Lump-sum settlements in workers’ compensation cases can be considerable. In the 12 months leading up to February 2021, over $535 million in common law payouts and permanent impairment lump sums* were paid to injured workers in NSW. Permanent impairment compensation range from $22,480 to $631,370 in one-time payments.
If you’re negotiating a workers’ compensation settlement with an insurer, you should get independent legal advice and consider having a specialised workers’ compensation lawyer negotiate the settlement on your behalf — you’ll almost certainly receive a better deal with a lawyer on your side. Talk to our Accredited Specialists today at Harry Quinn.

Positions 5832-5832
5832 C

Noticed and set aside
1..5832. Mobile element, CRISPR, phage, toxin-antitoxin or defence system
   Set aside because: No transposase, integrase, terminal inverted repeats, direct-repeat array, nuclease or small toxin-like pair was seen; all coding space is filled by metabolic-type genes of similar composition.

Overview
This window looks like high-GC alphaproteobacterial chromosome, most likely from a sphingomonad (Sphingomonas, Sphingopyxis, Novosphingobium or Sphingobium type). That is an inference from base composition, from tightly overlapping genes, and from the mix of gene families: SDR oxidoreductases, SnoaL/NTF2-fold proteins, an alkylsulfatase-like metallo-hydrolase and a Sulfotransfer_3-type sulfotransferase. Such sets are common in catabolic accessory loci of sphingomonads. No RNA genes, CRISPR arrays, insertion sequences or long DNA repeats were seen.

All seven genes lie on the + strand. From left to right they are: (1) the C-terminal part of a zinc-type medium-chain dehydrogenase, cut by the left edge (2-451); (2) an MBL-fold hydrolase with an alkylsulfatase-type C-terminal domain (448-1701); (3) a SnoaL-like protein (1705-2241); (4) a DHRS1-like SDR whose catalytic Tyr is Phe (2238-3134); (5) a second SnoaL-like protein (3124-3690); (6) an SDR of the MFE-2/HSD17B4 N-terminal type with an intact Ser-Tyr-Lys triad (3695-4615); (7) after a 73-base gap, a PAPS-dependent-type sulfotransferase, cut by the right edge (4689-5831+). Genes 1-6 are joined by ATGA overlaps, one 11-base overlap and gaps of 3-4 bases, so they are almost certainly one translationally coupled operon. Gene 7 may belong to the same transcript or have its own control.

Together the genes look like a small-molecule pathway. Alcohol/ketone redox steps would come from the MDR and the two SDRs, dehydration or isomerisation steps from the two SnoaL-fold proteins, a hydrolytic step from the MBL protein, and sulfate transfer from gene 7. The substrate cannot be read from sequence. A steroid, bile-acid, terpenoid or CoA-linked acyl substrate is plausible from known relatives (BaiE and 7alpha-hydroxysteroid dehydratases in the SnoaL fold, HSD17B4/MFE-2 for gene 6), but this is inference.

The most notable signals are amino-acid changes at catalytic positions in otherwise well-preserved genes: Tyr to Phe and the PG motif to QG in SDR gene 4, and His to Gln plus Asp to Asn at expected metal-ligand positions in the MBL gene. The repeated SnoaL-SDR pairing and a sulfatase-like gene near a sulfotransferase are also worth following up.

Is it possible to return to work following a workers’ compensation settlement?
Yes, you can return to work as soon as you’re able. If you heal from your injuries and are able to return to work, your workers’ compensation settlement does not restrict you from working and should have no bearing on how you are treated at work.
Is it possible to receive a pain and suffering award under workers’ compensation (WorkCover)?
No, pain and suffering awards under workers compensation (WorkCover) are not available in NSW. However, you can file a claim for permanent disability, which is a lump sum payment to compensate you for the total impact of your job injury on your life. This lump sum payment is in addition to any weekly payments, medical bills, and other expenditures you may have incurred.
To be eligible for a permanent impairment settlement, you must have 11 percent or more permanent disability for a physical injury and 15 percent or more for a primary psychological injury.